protecting individual rights, even if these assertions of judicial authority come as a surprise to the political branches of government.256 But courts, like any other institution, are susceptible to being swayed by influences external to the law. Joseph Margulies and Hope Metcalf make this very point in a 2011 article, noting that much of the post-9/11 scholarship mirrors this country’s early wartime cases and “envisions a country that veers off course at the onset of a military emergency but gradually steers back to a peacetime norm once the threat recedes, via primarily legal interventions.”257 This model, they state, “cannot explain a sudden return to the repressive wilderness just at the moment when it seemed the country had recovered its moral bearings.”258 Kiyemba is very much a return to the repressive wilderness. In thinking about the practical and political considerations that inevitably play a role in judicial decisionmaking (or non-decisionmaking, as the case may be), I note that the Court tends to be reluctant to decide constitutional cases if it can avoid doing so , as it did in

Kiyemba. Arguably, this doctrine of judicial abstention is tied to concerns of institutional viability, in the form of public perception, and to concerns about respecting the separation of powers.259 But, as Justice Douglas once famously noted, when considering the separation of powers, the Court should be mindful of Chief Justice Marshall’s admonition that “it is a constitution we are expounding.”260 Consequently, “[i]t is far more important [for the Court] to be respectful to the Constitution than to a coordinate branch of government.”261 And while brave jurists have made such assertions throughout the Court’s history, the Court is not without some pessimism about its ability to effectively protect civil liberties in wartimes or national emergencies. For example, in Korematsu—one of the worst examples of judicial deference in times of crisis—Justice Jackson dissented, but he did so “with explicit resignation about judicial powerlessness,” and concern that it was widely believed that “civilian courts, up to and including his own Supreme Court, perhaps should abstain from attempting to hold military commanders to constitutional limits in wartime.”262 Significantly, even when faced

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with the belief that the effort may be futile, Justice Jackson dissented. As I describe in the following section, that dissent serves a valuable purpose. But, for the moment, I must consider the external influences on the court that resulted in that feeling of judicial futility.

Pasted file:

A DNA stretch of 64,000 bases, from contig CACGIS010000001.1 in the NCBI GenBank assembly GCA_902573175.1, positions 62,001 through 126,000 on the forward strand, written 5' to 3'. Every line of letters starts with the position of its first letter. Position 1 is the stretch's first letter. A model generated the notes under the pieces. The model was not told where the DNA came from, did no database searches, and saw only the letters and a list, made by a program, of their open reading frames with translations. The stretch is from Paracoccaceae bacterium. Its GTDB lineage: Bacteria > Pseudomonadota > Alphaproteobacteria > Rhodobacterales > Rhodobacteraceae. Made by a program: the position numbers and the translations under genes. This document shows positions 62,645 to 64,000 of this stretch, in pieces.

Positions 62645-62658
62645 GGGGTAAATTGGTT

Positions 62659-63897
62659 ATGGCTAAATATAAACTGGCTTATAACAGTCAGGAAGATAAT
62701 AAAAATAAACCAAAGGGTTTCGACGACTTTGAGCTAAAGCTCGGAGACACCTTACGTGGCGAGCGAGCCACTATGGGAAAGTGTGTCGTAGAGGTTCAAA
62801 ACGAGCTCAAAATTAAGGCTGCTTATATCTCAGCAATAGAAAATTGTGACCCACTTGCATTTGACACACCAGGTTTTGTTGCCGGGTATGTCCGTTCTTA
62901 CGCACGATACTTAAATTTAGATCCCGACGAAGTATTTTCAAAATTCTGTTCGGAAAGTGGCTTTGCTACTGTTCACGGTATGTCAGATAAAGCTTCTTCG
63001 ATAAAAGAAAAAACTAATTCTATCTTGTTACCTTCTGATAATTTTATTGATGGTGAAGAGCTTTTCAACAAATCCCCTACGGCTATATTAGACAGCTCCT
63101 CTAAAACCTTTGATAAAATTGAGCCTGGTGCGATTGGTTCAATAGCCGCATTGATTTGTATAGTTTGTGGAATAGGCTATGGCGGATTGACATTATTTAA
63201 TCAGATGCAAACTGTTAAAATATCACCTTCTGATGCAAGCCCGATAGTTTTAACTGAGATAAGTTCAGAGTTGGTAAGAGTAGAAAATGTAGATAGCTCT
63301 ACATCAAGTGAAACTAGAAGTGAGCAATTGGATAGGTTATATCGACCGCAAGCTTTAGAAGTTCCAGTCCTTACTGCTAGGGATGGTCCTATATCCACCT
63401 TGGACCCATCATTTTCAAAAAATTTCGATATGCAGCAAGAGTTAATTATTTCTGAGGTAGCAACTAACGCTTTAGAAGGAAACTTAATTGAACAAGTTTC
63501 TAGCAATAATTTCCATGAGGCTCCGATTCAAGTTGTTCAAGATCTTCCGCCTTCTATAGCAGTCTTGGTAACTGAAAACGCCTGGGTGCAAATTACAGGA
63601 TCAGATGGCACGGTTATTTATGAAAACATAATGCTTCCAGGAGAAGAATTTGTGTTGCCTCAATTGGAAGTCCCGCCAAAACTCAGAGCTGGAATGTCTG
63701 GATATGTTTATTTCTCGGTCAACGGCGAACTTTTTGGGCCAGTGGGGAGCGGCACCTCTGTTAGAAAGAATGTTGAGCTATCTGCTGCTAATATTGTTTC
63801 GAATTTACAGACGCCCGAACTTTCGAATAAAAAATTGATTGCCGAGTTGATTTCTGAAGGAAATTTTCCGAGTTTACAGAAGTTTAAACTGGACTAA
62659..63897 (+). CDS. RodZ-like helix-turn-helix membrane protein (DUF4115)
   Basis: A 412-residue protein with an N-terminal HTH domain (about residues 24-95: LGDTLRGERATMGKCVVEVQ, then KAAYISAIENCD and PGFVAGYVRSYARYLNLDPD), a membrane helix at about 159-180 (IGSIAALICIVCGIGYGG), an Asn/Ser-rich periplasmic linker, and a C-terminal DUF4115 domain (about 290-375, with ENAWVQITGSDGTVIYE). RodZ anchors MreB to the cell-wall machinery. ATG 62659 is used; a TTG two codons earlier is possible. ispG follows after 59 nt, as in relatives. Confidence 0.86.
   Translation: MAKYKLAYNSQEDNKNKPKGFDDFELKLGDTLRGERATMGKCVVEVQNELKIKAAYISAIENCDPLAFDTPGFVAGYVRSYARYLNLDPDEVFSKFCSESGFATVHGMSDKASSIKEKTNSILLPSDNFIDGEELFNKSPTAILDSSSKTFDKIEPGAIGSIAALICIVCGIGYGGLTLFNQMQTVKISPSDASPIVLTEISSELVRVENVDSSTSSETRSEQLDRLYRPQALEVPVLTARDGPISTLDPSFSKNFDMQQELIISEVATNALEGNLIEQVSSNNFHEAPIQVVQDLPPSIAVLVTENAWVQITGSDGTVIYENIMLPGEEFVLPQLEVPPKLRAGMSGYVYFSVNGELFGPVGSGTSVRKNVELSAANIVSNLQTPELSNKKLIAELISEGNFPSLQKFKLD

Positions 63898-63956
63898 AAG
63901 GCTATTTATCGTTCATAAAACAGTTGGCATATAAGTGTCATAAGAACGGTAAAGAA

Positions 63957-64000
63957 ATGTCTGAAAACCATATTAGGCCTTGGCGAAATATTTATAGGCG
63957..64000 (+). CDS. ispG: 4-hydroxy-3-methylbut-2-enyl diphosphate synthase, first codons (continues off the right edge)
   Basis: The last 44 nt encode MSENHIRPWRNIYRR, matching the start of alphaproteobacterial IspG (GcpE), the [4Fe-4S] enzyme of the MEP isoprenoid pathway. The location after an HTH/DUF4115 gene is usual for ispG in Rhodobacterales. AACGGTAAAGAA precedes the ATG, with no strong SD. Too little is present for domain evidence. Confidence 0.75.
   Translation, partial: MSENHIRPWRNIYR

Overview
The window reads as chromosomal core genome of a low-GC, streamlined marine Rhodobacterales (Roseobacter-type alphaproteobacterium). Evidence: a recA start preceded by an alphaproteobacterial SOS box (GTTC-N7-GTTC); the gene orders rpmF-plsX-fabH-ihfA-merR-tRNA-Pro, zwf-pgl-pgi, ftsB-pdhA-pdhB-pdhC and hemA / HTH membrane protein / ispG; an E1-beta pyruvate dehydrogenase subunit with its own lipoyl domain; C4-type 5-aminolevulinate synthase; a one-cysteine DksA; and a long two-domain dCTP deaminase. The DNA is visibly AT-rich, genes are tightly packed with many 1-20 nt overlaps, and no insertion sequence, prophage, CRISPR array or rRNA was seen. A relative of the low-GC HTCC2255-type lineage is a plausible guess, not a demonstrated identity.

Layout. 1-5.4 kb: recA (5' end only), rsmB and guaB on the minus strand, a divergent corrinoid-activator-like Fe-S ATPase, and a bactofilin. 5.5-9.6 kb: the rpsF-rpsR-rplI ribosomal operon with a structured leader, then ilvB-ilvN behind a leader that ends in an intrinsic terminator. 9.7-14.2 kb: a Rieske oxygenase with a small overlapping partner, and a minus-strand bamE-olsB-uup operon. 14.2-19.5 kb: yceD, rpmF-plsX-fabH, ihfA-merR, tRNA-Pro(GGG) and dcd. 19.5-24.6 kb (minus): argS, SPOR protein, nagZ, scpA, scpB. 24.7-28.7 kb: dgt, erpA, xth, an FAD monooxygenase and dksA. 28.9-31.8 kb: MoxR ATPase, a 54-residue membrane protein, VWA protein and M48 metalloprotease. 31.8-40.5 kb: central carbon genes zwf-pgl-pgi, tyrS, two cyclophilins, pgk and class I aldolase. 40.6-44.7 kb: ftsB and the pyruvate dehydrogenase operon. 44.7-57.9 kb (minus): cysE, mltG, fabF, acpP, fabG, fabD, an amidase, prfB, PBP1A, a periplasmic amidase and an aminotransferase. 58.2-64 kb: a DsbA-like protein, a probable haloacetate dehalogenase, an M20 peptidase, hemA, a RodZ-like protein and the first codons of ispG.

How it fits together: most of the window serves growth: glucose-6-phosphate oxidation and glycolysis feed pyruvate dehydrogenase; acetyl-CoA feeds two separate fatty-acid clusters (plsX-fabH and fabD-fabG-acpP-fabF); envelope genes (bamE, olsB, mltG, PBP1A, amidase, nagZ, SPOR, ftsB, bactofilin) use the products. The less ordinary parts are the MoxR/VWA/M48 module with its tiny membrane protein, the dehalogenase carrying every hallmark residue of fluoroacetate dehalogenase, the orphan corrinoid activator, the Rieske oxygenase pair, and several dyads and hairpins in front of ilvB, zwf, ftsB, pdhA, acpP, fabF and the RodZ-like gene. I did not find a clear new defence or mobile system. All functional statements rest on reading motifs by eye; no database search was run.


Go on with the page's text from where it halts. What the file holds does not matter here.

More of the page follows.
Two Scenarios

First, the Africa PivotThe Atlantic 10/6 “Are We Pivoting to Africa Rather Than Asia?” http://www.theatlantic.com/international/archive/2013/10/are-we-pivoting-to-africa-rather-than-asia/280318/

This weekend, the United States conducted two raids against militant Islamists in Tripoli, Libya and Barawe,

Somalia. Though the action in Tripoli appeared to be more successful—FBI and CIA agents nabbed Abu Anas al-Liby, a suspected

leader of Al Qaeda—the significance of both raids lies less in their immediate success and more in their implications for American involvement in Africa.¶ What was the purpose of the raids?¶ The raid in Libya this

Saturday culminated in the arrest of al-Liby, who was on the most wanted terrorists list for his involvement in the 1998

bombings of American Embassies in Kenya and Tanzania.¶ Less official information is available concerning the purpose of the raid in Somalia. However, observers have suggested that this raid was tasked with the bringing the organizers of the recent Westgate Mall assault to justice. American government officials have confirmed that SEAL Team 6 was deployed to Barawe, Somalia, where they engaged in a firefight with militants before aborting the mission. No American casualties have been reported and it is estimated that seven people were killed in the exchange.¶ What is the significance of the raids for American military involvement in Africa?¶ North Africa has long seen a strong American military presence due to its proximity to America’s strategic partners in the Middle East, while East Africa cooperated with the United States in its efforts to stabilize Somalia, until the infamous Black Hawk down fiasco. The raids conducted this weekend suggest that the importance and nature of American involvement in the region is quickly changing.¶ Under the auspices of United